A new publication: An analysis of leadership development programmes
Do “leadership development programmes” contribute to positive development outcomes or do they only enhance the careers of their participants? Could they do both and, if so, how? Do they facilitate the emergence of networks of individuals and organizations in the private and public sectors that can underpin the evolution of developmental or reform coalitions? What criteria can donors use in deciding whether and how to support, fund, influence or design such programmes?
At the same time as interest in ‘leadership’ as a factor in the processes of development has increased within the international development community, many new Leadership Development Programmes (LDPs) have emerged. The profusion of such programmes in the developing world, and the ambiguity with which the concept of ‘leadership’ is often treated, has resulted in difficulty in differentiating amongst (often in reality very different) LDPs.
This paper by Heather Lyne de Ver and Fraser Kennedy, commissioned by the DLP, reviews leadership development programmes as a tool for development policy. They argue that donor and recipient organisations need to be much more discriminating when choosing to support or even design programmes; that most programmes fall short if their aim is to contribute to development; and that understanding the ‘political’ nature of leadership is the key to choosing or designing a good programme.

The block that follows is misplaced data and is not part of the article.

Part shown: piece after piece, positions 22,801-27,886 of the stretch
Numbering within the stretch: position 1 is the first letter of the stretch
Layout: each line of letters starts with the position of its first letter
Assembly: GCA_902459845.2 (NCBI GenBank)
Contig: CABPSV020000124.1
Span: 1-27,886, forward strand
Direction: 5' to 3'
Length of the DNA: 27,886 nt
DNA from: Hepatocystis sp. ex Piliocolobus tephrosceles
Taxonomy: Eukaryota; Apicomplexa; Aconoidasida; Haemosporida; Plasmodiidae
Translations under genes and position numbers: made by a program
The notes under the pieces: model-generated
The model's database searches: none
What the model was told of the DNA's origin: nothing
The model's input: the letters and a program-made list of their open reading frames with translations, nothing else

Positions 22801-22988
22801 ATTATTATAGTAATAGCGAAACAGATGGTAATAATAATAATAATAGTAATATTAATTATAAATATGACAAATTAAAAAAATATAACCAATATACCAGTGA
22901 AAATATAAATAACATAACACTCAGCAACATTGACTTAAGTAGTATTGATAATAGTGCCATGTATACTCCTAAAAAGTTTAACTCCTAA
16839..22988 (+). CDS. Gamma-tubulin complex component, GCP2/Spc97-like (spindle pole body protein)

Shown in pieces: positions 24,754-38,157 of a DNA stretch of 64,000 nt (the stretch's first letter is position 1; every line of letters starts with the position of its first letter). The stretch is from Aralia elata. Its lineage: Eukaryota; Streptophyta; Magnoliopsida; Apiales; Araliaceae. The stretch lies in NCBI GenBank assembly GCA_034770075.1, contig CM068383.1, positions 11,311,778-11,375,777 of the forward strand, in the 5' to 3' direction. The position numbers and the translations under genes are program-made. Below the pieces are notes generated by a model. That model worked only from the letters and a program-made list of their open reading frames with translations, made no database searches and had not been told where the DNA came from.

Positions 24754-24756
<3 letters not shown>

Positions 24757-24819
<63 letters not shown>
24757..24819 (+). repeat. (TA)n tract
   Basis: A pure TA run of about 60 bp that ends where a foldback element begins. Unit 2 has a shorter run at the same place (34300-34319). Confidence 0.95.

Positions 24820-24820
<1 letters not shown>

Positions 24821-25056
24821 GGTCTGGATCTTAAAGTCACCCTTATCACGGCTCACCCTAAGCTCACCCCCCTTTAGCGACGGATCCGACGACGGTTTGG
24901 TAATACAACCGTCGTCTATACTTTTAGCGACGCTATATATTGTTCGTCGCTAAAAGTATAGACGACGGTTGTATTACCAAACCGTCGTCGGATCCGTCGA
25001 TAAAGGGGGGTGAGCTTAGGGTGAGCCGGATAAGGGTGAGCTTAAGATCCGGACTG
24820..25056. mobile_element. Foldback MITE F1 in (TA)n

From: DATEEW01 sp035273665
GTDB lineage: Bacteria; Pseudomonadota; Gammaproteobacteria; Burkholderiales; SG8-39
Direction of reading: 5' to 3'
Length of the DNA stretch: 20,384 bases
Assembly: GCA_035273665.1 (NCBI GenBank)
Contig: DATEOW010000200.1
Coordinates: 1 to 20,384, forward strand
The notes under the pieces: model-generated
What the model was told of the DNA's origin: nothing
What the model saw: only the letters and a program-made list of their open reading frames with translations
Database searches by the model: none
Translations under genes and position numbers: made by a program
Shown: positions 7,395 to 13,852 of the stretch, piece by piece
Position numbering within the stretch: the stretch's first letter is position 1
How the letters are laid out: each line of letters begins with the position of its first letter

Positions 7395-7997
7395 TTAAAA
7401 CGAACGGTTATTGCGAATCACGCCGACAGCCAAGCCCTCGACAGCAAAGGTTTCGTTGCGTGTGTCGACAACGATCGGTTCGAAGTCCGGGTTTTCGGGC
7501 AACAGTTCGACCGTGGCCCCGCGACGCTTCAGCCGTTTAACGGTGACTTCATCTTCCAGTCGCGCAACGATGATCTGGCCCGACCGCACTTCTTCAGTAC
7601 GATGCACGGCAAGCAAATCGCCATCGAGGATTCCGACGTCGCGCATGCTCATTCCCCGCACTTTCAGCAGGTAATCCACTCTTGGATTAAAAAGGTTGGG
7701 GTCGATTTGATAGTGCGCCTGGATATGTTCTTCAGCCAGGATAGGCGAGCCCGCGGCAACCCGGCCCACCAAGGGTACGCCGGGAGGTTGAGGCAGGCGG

The study is based on research which reviewed of a sample of 67 different LDPs operating in different regions of the world. It provides a brief overview of these LDPs; suggests criteria and critical questions that should be considered by policy-makers when selecting, supporting or even designing appropriate LDPs; and addresses some of the policy implications raised.
Download the paper here: